Louis Menand is one of my favorite regular contributors to the New Yorker, so I was excited to discover a Web site devoted to “the foremost modern scholar of American studies.” The Essential Menand includes commentary by three contributors as well as a handy collection of links to dozens of Menand essays in the New Yorker, The New York Review of Books and Slate.
Wow, the Venezuelan government has printed one million free copies of Don Quixote to celebrate the book’s 400th anniversary. That sure beats the “one book one city” thing we have in the states. Read about it at the BBC. (via bookglutton). Also, anyone who has endured the long wait for the Edith Grossman edition of Quixote to come out in paperback, take heart, it arrives on May 1. See also 400 Windmills.
In what must be a first, a literary author is being praised for her fashion sense. Zadie Smith has been named one of Britain’s top 10 “fashion icons” by Harpers & Queen magazine. Here’s a look at Smith in some of those stylish duds.
Amar Bakshi was about five years behind me at my high school in Washington DC, but he has my dream job, traveling the world to author a blog for the Washington Post, taking on the charged topic, “How the World Sees America.” I started reading it because of the high school connection (Amar is a friend of my little brother’s), but I’ve become an avid reader of it over time as Amar follows in the footsteps of some of my favorite traveling journalists: Jon Lee Anderson, Paul Theroux, and, of course, Ryszard Kapuscinski. Unlike those masters of the form, Amar also carries a video camera with him to further chronicle his experiences. Since starting in May, he’s been to England and India, and now he’s back in the States hashing out plans to travel farther afield. It’s an interesting experiment from a young writer. Worth a read if you’re looking for another blog to follow.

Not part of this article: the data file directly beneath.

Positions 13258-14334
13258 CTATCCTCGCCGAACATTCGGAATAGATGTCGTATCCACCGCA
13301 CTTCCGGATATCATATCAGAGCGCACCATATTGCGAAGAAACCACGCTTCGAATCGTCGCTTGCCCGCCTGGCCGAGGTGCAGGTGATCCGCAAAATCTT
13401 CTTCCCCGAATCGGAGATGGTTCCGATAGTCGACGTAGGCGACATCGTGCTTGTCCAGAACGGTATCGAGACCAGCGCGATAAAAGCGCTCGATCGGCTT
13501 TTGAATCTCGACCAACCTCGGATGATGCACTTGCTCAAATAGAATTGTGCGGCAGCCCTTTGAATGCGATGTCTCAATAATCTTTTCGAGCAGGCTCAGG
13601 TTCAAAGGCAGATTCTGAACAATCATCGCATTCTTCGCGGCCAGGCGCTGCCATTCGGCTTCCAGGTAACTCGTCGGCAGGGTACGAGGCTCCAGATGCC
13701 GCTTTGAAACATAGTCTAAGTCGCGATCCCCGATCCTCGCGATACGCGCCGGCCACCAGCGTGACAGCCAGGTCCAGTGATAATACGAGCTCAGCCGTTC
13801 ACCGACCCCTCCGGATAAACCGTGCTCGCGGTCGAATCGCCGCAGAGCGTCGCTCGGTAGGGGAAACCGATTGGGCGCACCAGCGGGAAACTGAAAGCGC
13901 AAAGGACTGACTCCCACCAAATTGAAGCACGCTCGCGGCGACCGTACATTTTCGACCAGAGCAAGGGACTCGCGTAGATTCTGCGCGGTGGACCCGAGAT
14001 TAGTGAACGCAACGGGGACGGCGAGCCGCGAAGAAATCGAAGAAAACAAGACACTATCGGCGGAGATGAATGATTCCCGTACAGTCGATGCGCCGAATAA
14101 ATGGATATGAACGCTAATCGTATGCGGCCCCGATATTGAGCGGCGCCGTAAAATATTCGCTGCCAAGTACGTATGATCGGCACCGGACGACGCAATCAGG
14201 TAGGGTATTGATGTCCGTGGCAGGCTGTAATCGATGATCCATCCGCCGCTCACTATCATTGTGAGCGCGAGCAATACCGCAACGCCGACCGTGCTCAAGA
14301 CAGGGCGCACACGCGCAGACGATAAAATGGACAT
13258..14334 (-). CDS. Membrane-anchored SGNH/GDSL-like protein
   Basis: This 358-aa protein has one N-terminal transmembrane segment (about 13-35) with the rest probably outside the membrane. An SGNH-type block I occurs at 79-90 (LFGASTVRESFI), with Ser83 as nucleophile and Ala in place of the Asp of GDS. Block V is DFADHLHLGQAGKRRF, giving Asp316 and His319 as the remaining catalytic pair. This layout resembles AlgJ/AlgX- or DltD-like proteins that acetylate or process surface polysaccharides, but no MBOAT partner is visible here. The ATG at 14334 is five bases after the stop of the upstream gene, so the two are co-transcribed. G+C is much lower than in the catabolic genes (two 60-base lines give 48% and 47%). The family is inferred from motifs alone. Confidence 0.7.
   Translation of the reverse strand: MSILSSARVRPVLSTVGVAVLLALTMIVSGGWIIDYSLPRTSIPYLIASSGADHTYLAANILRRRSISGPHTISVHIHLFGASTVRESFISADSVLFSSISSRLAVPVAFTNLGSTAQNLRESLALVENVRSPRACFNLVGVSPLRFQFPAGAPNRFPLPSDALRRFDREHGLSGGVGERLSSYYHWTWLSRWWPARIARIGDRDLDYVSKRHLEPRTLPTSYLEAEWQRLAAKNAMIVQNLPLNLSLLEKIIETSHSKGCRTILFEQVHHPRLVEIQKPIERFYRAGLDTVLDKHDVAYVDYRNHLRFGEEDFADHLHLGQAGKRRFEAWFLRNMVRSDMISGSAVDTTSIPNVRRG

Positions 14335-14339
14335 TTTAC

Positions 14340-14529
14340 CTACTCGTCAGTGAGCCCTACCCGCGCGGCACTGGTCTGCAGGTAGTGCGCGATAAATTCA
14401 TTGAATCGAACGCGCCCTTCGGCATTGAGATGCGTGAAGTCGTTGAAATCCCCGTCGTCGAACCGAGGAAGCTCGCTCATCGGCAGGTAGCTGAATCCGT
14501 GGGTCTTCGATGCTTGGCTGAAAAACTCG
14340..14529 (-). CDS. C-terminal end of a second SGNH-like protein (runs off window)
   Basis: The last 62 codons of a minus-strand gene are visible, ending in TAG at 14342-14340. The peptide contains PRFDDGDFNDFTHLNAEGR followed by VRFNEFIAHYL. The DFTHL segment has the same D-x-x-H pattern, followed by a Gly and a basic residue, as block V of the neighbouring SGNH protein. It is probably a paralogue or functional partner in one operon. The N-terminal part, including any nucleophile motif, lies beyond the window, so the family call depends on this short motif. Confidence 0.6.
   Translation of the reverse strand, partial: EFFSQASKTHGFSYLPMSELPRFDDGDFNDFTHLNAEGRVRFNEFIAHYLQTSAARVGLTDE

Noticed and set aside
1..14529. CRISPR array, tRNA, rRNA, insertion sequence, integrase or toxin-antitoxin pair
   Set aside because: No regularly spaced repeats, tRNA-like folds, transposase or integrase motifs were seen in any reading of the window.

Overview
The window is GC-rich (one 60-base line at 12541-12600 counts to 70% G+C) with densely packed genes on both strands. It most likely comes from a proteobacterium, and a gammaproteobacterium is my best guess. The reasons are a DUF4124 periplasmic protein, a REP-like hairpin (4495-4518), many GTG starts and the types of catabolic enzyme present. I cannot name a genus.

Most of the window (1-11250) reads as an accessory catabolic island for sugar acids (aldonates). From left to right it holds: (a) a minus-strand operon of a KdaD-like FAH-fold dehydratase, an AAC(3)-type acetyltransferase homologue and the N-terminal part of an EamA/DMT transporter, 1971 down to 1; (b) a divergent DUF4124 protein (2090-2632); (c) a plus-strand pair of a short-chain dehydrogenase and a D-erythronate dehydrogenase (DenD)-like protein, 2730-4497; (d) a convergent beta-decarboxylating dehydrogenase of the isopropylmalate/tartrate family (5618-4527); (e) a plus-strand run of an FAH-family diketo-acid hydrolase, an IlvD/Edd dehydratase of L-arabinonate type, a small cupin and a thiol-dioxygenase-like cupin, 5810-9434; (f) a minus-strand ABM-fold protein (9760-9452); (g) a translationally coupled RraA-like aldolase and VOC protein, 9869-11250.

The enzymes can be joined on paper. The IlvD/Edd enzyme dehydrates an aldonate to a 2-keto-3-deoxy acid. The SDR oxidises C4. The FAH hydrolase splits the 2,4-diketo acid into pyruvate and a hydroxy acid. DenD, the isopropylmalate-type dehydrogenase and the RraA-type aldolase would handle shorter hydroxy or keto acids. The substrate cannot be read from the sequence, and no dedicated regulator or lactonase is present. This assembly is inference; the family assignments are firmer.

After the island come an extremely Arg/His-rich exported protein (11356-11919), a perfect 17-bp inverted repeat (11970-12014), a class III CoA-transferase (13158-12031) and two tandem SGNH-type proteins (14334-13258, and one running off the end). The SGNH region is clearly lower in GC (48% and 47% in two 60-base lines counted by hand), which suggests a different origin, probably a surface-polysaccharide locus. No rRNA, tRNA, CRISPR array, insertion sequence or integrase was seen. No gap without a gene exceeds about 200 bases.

Richard Nash, the guy behind Brooklyn’s Soft Skull Press has started a blog. Aside from writing about Soft Skull’s books, Richard also plans to discuss matters of importance to small publishers. Look for his dispatches from the Frankfurt Book Fair coming soon.Another small publisher, Unbridled Books, presents its homepage in a blog-like format. Small publishers have to work hard to be heard among the media conglomerates that control most of the publishing industry. Using blogs give these little guys the opportunity to do something that their much bigger competitors have trouble doing, make individual connections with their readers.
I could not stop. I became a Calvino junkie and read The Nonexistent Knight and The Cloven Viscount, two separate stories collected in one volume as suggested by the titles, and a book along the same lines as The Baron in the Trees. The stories are about an exemplar non-existent knight that the king’s army despises because he lacks human vice, and a generous and noble viscount who is split in half during battle, hence losing his good side and becoming evil. Both are great fairy tales with a grain of cynicism, a touch of distrust bred by 20th century politics (Calvino was also a linguist and deeply involved with leftist politics, which at times caused him discomfort), and the humanist wishes of an idealist.As with Kapuscinski, I had to take a break from Calvino, and picked up Arthur Nersesian’s Chinese Takeout. I picked Chinese Takeout because the picture on the book cover was of 7B, a one time favorite dive of mine that was four blocks away form our East Village apartment. It was one of those books that I kept seeing and telling myself that I would get it the next time I saw it, just because of its cover. As luck would have it, I really enjoyed the story of Orloff, the book’s protagonist. He walks through streets most familiar and beloved, sells books on West 4th street (in front of the NYU library and Stern School of Business), struggles to make it as a painter, lives in the back of his van, deals with junkies, and longs for the days when the lower east side was a cheap haven for artists. A romantic and nostalgic look at the areas currently being overridden by hipsters and $150 torn diesel jeans (my personal favorites). Or (short for Orloff) still exists in Manhattan, and walks those streets and probably does sleep in the back of his van or at the rent controlled apartment of his friend from time to time. Chinese Takeout is a good New York story that one should read on the beach during a vacation or in the subway.Previously: Part 1, 2, 3